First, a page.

9. Who or what inspired you to write this book?

The novel started off as just a writing exercise to try out stream of consciousness storytelling. I just took things I liked from similar themed movies and novels and ran with it. Once it was finished, I knew immediately that it had potential for a full-length novel. From there it all about shaping it and expanding the ideas and characters.

10. What else about the book might pique the reader’s interest?

It's a fast paced story laced with colorful characters, dry wit, and plenty of action. What I've liked from the readers is that it's been praised by readers of old school pulp and noir as well as readers of science fiction, detective, and adventure lovers. There's also a lot of humor that readers have enjoyed. Mick Trubble gets himself in some pretty ridiculous situations at times.

All Right, Who’s Next in the Next Big Thing Blog Hop?

Victoria Selene Skye Deme is a highly talented writer and friend. Known mainly for her volumes of captivatingly surreal poetic collections, but she has a groundbreaking prose project in the works as well. In fact, she so fantastic that a major character in The Troubleshooter is named and styled after her. How cool is that?

David W Moore is a friend and writing peer that I've come to know across various online sites. He has horror novel being circulated to publishing houses at the moment, as well as a sequel in the works. Definitely someone to keep an eye on.

Christopher Davison is the author of a hardboiled detective series not unlike my own, although his comes with a paranormal twist. If his interview answers are as wild as his writing then we should be in for a wild ride!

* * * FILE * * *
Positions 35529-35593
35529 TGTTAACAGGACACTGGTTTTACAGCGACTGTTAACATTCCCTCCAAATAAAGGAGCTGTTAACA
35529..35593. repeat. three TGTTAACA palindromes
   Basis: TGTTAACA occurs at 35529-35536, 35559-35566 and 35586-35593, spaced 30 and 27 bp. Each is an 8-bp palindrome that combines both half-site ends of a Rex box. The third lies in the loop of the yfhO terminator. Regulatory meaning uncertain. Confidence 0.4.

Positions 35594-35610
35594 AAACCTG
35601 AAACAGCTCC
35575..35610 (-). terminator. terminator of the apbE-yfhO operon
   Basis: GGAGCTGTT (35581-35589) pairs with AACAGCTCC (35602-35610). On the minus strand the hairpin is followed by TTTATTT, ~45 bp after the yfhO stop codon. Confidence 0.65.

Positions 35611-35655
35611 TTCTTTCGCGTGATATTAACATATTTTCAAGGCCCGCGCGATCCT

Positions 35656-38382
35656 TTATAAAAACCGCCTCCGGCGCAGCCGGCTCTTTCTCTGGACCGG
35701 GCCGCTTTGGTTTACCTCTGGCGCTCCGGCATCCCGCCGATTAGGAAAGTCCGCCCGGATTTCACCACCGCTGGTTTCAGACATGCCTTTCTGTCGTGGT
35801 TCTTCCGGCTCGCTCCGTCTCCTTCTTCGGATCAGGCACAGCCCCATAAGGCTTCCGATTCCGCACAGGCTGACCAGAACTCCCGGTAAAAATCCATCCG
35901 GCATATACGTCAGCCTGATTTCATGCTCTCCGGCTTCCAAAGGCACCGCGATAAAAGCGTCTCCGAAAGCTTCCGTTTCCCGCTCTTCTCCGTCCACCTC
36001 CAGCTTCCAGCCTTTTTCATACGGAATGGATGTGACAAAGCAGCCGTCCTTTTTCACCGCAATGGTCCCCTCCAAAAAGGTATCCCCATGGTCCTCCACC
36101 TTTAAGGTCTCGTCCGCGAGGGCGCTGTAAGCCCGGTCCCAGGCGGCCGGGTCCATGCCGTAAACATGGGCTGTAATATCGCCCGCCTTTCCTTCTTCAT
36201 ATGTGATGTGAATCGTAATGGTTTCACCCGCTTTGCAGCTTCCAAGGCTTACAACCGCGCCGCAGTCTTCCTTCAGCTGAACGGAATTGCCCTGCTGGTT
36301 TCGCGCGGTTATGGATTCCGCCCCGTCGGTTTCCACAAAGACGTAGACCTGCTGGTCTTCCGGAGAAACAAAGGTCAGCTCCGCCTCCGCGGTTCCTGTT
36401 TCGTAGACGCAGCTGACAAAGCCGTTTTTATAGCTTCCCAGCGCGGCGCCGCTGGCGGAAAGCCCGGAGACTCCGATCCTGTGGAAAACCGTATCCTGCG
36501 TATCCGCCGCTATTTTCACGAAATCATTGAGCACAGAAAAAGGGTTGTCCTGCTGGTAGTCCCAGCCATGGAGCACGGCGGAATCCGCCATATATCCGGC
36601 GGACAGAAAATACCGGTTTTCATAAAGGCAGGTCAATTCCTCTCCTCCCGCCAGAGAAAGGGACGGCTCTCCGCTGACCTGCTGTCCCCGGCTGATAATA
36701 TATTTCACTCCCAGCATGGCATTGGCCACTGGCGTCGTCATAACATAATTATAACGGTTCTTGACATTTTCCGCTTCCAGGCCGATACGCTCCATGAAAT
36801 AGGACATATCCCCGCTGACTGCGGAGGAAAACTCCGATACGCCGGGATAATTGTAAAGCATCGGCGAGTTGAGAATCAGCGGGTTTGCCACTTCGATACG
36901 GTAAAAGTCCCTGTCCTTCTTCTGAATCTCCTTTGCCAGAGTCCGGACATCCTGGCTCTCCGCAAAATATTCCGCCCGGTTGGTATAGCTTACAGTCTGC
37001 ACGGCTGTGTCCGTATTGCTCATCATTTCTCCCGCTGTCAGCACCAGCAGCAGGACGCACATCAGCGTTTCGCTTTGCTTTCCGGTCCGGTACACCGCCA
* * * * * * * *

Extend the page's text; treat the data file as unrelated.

I recently met C.L. Davies, who writes in the genre of science fiction and dystopia. Her debut novel was Automaton, any eye-opening take on the gaming and online relationship culture. I look forward to hearing about her other projects, as well as what's forthcoming.

Tiyana White is a writer I came across while doing a reviewer search. Her upcoming project is called Element 7, a dieselpunk fantasy novel with a very intriguing premise. I personally can't wait to hear more about it.

Wednesday, January 2, 2013

Looking Back: Bard Constantine's Year In Publishing -2012

If I were the type to make resolutions, I'd resolve to make better use of this blog.

But since I know that's probably not going to happen, I'll share what I've learned this past year about my experience with indie publishing.

What I published:

That would be one short story, two novellas and a full length novel. Not too bad, all things considering. Makes me wonder what I can do if I actually applied some sort of writing schedule that included writing at least four days out of every week. I'll try to find out the answer this year...

 What I learned:

  1. Writing is easy. Editing is hard.

    I can't stress enough how tough editing is. That's why every article on writing strongly suggests that you never edit your own work. It's how the brain is hotwired. You read your manuscript the way it should be read, not actually how it is. So it's only natural to miss mistake after mistake, even after countless efforts. It's a frustrating experience, especially when you catch errors after you publish your work.